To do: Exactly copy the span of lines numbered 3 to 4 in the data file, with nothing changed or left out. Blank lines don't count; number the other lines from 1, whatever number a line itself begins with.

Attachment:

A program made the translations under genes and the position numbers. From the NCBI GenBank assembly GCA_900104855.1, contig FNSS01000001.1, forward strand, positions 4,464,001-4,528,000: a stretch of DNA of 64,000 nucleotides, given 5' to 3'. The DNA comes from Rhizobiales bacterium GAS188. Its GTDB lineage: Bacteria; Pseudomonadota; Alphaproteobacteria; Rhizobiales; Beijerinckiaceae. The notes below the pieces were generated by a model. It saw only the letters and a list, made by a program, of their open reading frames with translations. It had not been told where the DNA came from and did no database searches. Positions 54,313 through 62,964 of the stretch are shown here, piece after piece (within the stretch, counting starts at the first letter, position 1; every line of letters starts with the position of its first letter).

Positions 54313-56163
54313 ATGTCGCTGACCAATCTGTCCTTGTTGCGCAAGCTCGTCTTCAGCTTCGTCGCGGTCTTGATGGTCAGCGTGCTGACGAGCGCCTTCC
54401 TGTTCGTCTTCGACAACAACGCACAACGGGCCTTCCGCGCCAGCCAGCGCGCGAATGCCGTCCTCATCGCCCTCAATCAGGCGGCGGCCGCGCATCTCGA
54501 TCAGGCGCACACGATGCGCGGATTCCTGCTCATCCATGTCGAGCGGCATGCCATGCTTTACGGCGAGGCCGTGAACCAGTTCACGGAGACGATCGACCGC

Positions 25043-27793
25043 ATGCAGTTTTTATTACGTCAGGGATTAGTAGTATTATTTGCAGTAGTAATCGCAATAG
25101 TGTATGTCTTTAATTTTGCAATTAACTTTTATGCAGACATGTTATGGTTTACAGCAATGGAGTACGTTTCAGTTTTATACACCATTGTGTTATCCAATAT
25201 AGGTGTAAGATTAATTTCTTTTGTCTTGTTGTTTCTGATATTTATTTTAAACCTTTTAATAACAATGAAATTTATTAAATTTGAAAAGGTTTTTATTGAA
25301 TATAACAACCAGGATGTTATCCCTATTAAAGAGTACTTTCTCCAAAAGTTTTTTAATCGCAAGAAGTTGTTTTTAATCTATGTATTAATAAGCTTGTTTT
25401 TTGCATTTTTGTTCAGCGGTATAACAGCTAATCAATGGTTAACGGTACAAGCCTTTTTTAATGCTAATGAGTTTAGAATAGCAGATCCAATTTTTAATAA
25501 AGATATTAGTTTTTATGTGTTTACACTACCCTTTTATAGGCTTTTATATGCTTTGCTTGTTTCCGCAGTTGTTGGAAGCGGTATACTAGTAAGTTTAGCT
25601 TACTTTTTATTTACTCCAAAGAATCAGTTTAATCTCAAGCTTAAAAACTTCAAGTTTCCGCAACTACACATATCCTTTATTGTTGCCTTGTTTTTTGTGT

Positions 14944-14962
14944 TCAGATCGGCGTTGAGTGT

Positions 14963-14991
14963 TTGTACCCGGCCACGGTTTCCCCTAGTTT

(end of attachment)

54313 ATGTCGCTGACCAATCTGTCCTTGTTGCGCAAGCTCGTCTTCAGCTTCGTCGCGGTCTTGATGGTCAGCGTGCTGACGAGCGCCTTCC
54401 TGTTCGTCTTCGACAACAACGCACAACGGGCCTTCCGCGCCAGCCAGCGCGCGAATGCCGTCCTCATCGCCCTCAATCAGGCGGCGGCCGCGCATCTCGA